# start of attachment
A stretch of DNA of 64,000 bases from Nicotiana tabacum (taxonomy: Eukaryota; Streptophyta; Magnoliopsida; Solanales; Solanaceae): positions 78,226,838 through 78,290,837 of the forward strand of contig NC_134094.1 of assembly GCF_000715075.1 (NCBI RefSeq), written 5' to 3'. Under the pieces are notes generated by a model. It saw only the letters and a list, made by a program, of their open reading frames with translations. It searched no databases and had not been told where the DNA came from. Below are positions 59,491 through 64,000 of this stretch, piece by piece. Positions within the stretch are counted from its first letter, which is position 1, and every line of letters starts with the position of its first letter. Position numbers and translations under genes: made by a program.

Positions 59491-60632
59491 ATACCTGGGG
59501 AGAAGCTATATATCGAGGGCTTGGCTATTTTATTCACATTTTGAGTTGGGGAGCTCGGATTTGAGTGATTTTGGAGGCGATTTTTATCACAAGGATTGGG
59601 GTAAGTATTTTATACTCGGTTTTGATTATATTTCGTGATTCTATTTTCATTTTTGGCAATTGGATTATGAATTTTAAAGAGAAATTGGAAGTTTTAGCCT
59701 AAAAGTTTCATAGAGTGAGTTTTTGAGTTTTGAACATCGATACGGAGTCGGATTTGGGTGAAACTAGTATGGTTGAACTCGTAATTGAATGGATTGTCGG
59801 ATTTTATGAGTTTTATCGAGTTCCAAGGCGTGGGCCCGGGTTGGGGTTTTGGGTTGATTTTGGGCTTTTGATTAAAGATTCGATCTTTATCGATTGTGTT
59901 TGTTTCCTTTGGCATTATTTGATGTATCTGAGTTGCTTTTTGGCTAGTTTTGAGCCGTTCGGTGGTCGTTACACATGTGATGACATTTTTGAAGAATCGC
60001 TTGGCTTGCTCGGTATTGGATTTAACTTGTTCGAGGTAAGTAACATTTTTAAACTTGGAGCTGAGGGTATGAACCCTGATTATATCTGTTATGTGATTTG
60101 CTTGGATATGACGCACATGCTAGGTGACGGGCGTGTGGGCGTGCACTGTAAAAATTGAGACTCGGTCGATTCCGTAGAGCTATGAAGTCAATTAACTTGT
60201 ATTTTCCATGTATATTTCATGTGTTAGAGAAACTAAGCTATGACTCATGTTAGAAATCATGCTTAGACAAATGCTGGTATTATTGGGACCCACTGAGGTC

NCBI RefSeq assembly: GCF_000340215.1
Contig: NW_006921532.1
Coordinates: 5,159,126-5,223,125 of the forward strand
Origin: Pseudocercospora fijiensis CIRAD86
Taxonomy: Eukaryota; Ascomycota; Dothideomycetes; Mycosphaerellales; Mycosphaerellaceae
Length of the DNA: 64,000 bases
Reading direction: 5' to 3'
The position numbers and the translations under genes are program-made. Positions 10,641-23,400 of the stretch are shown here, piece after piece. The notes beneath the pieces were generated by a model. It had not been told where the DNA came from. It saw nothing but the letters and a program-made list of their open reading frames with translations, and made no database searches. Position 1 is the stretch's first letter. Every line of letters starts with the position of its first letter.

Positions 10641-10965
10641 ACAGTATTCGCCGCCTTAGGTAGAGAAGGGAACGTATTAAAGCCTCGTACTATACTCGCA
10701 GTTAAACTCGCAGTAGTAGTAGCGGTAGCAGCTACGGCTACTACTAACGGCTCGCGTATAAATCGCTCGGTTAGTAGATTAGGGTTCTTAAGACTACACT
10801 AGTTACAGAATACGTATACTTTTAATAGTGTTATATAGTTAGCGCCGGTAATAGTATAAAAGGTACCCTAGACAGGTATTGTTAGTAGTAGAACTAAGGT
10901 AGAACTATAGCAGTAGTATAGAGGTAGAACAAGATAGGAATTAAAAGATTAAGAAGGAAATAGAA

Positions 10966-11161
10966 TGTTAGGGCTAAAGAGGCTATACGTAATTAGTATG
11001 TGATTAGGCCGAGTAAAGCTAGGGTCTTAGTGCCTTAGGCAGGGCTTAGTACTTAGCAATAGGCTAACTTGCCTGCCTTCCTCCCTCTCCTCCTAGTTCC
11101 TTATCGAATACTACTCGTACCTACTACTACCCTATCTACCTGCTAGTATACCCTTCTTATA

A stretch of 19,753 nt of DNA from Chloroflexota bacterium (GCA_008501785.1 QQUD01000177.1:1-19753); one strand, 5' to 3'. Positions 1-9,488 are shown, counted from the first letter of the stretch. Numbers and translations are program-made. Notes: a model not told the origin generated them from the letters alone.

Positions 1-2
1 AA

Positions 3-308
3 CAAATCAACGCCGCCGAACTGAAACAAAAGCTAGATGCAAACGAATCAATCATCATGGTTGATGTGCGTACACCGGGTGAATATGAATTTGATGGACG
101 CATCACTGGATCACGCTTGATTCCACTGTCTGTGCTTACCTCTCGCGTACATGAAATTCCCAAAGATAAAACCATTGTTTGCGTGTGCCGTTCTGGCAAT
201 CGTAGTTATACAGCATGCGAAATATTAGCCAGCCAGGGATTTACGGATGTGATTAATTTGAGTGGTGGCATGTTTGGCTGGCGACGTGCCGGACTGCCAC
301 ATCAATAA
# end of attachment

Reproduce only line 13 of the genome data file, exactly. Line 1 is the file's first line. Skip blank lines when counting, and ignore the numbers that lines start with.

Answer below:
Contig: NW_006921532.1